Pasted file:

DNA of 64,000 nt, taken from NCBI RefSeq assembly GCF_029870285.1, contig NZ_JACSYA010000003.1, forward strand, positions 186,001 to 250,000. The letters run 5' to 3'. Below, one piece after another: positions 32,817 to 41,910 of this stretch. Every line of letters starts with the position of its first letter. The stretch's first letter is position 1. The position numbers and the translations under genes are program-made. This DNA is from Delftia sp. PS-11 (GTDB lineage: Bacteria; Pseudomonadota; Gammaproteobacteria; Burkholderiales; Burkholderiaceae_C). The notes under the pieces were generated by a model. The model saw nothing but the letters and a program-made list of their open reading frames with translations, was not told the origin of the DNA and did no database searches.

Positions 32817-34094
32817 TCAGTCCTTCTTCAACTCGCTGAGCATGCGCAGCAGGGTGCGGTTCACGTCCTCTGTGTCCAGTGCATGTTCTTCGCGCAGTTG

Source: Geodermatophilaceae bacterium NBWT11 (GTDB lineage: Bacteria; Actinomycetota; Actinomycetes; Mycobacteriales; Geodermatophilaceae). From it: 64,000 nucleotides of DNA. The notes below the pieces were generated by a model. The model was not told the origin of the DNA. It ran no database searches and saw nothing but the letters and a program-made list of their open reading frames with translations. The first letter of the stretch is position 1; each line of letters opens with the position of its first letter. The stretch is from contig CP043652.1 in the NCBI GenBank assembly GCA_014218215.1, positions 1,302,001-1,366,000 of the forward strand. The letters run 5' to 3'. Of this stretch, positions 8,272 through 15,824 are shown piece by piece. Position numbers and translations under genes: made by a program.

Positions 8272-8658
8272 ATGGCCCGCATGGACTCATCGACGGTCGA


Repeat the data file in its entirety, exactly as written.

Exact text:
DNA of 64,000 nt, taken from NCBI RefSeq assembly GCF_029870285.1, contig NZ_JACSYA010000003.1, forward strand, positions 186,001 to 250,000. The letters run 5' to 3'. Below, one piece after another: positions 32,817 to 41,910 of this stretch. Every line of letters starts with the position of its first letter. The stretch's first letter is position 1. The position numbers and the translations under genes are program-made. This DNA is from Delftia sp. PS-11 (GTDB lineage: Bacteria; Pseudomonadota; Gammaproteobacteria; Burkholderiales; Burkholderiaceae_C). The notes under the pieces were generated by a model. The model saw nothing but the letters and a program-made list of their open reading frames with translations, was not told the origin of the DNA and did no database searches.

Positions 32817-34094
32817 TCAGTCCTTCTTCAACTCGCTGAGCATGCGCAGCAGGGTGCGGTTCACGTCCTCTGTGTCCAGTGCATGTTCTTCGCGCAGTTG

Source: Geodermatophilaceae bacterium NBWT11 (GTDB lineage: Bacteria; Actinomycetota; Actinomycetes; Mycobacteriales; Geodermatophilaceae). From it: 64,000 nucleotides of DNA. The notes below the pieces were generated by a model. The model was not told the origin of the DNA. It ran no database searches and saw nothing but the letters and a program-made list of their open reading frames with translations. The first letter of the stretch is position 1; each line of letters opens with the position of its first letter. The stretch is from contig CP043652.1 in the NCBI GenBank assembly GCA_014218215.1, positions 1,302,001-1,366,000 of the forward strand. The letters run 5' to 3'. Of this stretch, positions 8,272 through 15,824 are shown piece by piece. Position numbers and translations under genes: made by a program.

Positions 8272-8658
8272 ATGGCCCGCATGGACTCATCGACGGTCGA